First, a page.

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dc.contributor.authorAnthony, Brooks
dc.date2014-05-02
dc.date.accessioned2015-01-07T18:42:31Z
dc.date.available2015-01-07T18:42:31Z
dc.date.issued2014
dc.identifier202en_US
dc.identifier.urihttps://repository.tcu.edu/handle/116099117/7212
dc.description.abstractI examine how executive compensation of major banking firms has changed in response to the Emergency Economic Stabilization Act and the corresponding legislation that brought about the Troubled Asset Relief Program following the banking crisis in the United States of America in 2008. Using a sample of ten firms over three two-year periods from 2006-2011, I found that firms showed decreases while subject the TARP limitations and subsequently showed increasing trends following their repayment of the TARP funds. The data suggests that this increasing trend will continue on if the extrapolated, thus proving the limitations of TARP ineffective in restraining excessive executive compensation. However, the findings also support the idea that executive compensation culture among these banks has changed to focus on firm performance since the enactment of TARP.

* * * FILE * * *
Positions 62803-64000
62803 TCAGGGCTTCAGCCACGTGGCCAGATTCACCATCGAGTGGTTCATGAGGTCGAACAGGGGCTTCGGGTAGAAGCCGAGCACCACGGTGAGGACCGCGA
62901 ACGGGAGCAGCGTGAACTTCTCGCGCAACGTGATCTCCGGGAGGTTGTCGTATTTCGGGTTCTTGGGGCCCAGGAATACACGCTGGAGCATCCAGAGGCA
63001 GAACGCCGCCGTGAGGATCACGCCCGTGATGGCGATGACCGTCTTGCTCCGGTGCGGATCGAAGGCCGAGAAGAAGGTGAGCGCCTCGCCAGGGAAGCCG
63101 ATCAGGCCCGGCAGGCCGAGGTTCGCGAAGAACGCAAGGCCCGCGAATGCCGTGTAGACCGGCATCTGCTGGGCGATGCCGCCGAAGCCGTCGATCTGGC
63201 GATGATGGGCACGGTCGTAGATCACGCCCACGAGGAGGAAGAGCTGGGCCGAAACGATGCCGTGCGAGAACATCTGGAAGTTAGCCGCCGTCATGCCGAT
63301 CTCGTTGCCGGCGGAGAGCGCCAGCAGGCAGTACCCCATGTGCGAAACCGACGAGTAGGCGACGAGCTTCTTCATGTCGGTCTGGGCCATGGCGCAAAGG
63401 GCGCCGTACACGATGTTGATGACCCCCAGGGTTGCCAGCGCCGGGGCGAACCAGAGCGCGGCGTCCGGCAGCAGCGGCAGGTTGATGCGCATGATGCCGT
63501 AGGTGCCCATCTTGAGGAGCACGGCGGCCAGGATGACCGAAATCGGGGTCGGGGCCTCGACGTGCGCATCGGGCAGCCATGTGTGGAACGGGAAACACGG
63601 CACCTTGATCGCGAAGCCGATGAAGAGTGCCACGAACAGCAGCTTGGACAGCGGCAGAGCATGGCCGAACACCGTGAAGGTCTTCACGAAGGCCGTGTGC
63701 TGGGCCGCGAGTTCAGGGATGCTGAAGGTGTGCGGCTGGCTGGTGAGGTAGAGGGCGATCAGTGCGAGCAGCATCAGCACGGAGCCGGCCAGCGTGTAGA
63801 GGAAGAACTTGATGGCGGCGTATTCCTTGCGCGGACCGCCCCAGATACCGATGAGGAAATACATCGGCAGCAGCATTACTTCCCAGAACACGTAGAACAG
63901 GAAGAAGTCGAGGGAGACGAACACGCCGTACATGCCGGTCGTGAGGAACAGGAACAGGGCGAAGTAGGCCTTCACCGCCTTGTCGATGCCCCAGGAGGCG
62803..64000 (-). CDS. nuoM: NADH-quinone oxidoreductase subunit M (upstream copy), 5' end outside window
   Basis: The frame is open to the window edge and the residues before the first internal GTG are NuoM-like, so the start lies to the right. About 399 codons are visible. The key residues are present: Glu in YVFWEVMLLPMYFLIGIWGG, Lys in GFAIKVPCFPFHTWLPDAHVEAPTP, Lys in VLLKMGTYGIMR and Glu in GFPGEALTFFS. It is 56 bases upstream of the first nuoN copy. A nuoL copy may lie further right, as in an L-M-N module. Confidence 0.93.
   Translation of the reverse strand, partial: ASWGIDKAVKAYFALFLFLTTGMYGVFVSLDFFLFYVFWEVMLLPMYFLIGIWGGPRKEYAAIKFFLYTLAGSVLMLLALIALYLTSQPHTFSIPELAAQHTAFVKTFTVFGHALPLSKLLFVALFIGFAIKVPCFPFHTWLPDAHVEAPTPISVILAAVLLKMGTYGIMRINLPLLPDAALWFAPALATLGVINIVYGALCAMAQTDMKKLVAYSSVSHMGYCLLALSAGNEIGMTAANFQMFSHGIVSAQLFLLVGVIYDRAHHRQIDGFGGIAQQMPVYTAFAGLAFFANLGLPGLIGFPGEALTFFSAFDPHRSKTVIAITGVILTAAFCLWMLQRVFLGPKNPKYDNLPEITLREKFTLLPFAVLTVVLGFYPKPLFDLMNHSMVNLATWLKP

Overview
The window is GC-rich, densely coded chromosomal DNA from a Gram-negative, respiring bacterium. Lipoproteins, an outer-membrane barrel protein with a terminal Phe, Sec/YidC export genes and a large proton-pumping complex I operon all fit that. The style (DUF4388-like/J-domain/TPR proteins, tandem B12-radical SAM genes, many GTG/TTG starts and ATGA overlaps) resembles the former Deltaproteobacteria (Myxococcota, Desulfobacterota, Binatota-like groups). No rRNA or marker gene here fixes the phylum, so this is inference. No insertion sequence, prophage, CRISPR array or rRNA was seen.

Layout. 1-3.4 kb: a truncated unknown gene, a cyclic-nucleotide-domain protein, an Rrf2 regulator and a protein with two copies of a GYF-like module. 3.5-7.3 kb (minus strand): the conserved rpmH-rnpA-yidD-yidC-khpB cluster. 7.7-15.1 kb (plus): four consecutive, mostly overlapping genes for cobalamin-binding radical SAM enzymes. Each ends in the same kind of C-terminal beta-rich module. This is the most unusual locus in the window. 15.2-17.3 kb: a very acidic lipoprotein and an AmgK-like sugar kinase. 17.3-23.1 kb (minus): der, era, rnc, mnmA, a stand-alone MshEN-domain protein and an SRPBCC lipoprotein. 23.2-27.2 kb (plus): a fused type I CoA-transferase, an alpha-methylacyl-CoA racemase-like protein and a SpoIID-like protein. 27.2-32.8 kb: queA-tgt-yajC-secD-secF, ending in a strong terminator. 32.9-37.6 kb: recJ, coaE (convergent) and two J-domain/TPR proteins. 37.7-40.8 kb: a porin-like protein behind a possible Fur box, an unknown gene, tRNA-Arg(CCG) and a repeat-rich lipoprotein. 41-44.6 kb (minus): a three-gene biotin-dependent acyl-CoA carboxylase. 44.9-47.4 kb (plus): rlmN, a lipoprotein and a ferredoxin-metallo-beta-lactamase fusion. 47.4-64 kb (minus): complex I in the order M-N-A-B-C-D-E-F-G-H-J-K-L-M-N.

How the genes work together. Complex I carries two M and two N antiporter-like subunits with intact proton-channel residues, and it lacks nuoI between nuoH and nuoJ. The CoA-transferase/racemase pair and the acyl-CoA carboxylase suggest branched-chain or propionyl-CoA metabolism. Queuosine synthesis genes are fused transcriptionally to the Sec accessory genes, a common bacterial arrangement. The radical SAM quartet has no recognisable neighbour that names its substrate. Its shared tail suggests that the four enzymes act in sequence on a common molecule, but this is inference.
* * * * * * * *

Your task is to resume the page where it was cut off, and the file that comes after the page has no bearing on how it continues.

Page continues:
dc.titleTax Provisions For Executive Compensation And Their Effects On Corporate Incentive Structures Following The Enactment Of The Troubled Asset Relief Program
etd.degree.departmentAccounting
local.collegeNeeley School of Business
local.collegeJohn V. Roach Honors College
local.departmentAccounting


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